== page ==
This past Sunday I started preaching through the book of James for the first time ever. I have always appreciated James, but have never preached him, and in order to get ready for this series I tried to check out other series done by other pastors and stumbled upon something interesting.
James is a book about wisdom and how it looks for a community of wisdom to live where and when she is. It is filled with theology that is incredibly practical, and it is also incredibly neglected in today’s churches. Not only are not a lot of pastors talking about the book of James, but those who are tend to fall into certain categories. Outside of when the lectionary mentions it, most of the people I saw preaching or teaching through James were the pragmatic, relevant, life-application kind of preachers. And that got me thinking, “why aren’t we pastors preaching James more often?”
I gravitate toward a specific style of preaching. I like inductive, narrative preaching. But my preference has often led me to be critical of other ways of doing it. I have often found myself really condescending about preaching that wasn’t like mine.
The worst of all preaching (for me) was the practical, pragmatic kind. I didn’t like the kind of preaching (or preachers) that would put this grand story of God repairing the world on the bottom shelf. It seemed like they were dumbing it down.
A few years ago, I heard the preaching professor Tom Long speak about the evolution of his own opinion on this. He observed that the old approach to preaching had really taken a beating over the years. Tom Long said that the sermon with 3 points and a poem had died and he had danced on its grave.
Suddenly all of these churches started to pop up where the preacher had adopted this old preaching style. And these churches seemed to be blowing up with unchurched and de-churched people. They were being drawn to a kind of preaching that Tom Long said should have been as extinct as the dodo-bird.
And that is when Tom Long made this great observation. These preachers aren’t stupid. They aren’t just trying to re-live the past, they are trying to preach Wisdom…The art of knowing what God is calling us to do in the moment, and the practical ways that the Jesus life looks like today.
I think that is right. After all, some of our most ancient Christian texts, like the Didache, or sermons by John of Chrysostom (the Andy Stanley of his day), were practical real-life ways of living out the Jesus story for their time. They were specific to their culture, and they were important enough that churches preserved them for thousands of years.
During my first few years of ministry, I began to notice that there were lots of people coming from the Catholic, Episcopalian, or other High Church traditions. It would have been easy to just assume that meant our way of “doing church” was right. But I also saw a lot of my friends leave the tradition I belong to, heading the other direction. People who had been raised up in Churches of Christ or Baptist or Pentecostal churches started finding a home in higher churches with more liturgical traditions. It seemed like both high church and low church traditions had revolving doors on them. As I asked my incoming and outgoing friends why they were leaving or coming, they had an interesting response.
For the people leaving these lower traditions, they were actually drawn to the ritual of it all. They loved the stained glass, the beauty, the smells, and the poignancy of moving through liturgy that had been going on for thousands of years.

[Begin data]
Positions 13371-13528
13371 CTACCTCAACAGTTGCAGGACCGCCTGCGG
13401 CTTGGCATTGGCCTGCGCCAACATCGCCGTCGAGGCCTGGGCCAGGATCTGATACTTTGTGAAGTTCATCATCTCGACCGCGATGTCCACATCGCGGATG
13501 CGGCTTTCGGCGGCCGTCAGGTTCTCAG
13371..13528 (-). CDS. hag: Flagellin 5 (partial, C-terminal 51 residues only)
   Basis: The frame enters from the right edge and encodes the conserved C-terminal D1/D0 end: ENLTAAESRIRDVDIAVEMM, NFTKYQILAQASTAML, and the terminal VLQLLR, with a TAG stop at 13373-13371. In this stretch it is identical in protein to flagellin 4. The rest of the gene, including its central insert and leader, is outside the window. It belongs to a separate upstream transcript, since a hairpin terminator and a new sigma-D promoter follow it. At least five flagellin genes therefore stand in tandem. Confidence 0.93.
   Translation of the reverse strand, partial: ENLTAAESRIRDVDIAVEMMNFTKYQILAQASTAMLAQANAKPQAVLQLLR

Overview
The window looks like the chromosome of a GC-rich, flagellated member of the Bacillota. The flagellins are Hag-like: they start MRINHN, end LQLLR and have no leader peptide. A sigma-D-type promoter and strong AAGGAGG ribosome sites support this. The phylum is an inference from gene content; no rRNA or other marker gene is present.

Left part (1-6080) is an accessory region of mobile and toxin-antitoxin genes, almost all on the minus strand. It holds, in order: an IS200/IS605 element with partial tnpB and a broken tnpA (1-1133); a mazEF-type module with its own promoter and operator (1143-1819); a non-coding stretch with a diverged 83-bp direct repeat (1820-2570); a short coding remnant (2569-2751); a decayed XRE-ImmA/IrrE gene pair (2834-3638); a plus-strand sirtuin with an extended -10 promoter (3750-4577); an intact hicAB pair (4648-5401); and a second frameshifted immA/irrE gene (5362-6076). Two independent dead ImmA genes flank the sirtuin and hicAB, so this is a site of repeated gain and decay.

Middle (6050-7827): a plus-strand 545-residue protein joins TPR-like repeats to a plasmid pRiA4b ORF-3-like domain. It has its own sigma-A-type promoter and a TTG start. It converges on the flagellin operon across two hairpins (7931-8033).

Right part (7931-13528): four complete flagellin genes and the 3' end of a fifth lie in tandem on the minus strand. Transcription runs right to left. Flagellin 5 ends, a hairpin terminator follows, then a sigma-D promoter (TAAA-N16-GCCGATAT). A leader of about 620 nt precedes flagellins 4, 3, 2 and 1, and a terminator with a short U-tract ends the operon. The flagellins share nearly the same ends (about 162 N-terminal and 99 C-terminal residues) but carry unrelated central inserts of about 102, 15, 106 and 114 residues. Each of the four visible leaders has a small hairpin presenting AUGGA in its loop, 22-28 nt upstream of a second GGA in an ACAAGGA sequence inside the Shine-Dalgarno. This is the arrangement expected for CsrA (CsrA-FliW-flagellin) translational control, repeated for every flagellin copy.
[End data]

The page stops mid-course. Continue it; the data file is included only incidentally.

It is as if, for both groups of people, they were finding the gospel all over again. Anthropologist and Missiologist Paul Hiebert makes a great observation about all of this. He said that in many areas of the world there are two types of religion: High religion and Low religion. As missionaries would go to places in the world that were known for being associated with a particular major world religion like Buddhism, Christianity or Islam, they would discover that while most people would say they belonged to the dominant religion of their area, they would be unable to tell the basic tenets of their religion’s story. And they were most often deeply involved with the practices of folk religion like magic, astrology, or spirit worship.
The draw of folk religions, according to Hiebert, is that it doesn’t concern itself with the big questions, like how was the world created, or where did we come from? Instead, low religion concerns itself with the “everyday.” And in the words of Hiebert:
“Given our Western view of things, we do not take folk religion seriously. Consequently, we do not provide biblical answers to the every day questions that people face….It should not surprise us that many young Christians continue to go to shamans and magicians to deal with such questions.”
My own bent is to preach High religion. I love to deal with the big questions, and this Cosmic story that we have inherited from the Christians who have gone before us. God is, after all, repairing every inch of every galaxy in His entire creation. It is hard to not get excited about that. And we need that. If churches forget how big their story is, they might begin to live small, petty, self-centered lives.
But the other side of that is true too. The job of a preacher is also to help their people find their place in the story, and what this big story looks like next Tuesday when they are put in a comprising situation at work, or when that single mother needs to know how to have the endurance to just make it one more day. They need Wisdom. Because sometimes preaching is about the Big Story, sometimes it is about something that can’t be reduced to principles or good advice.
Sometimes preaching is about High Religion. But we can’t forget the wisdom of preaching, is preaching of Wisdom.
I would like to hear from all the preachers out there…How do you balance this? What do you lean toward? Have you seen this in your own ministry?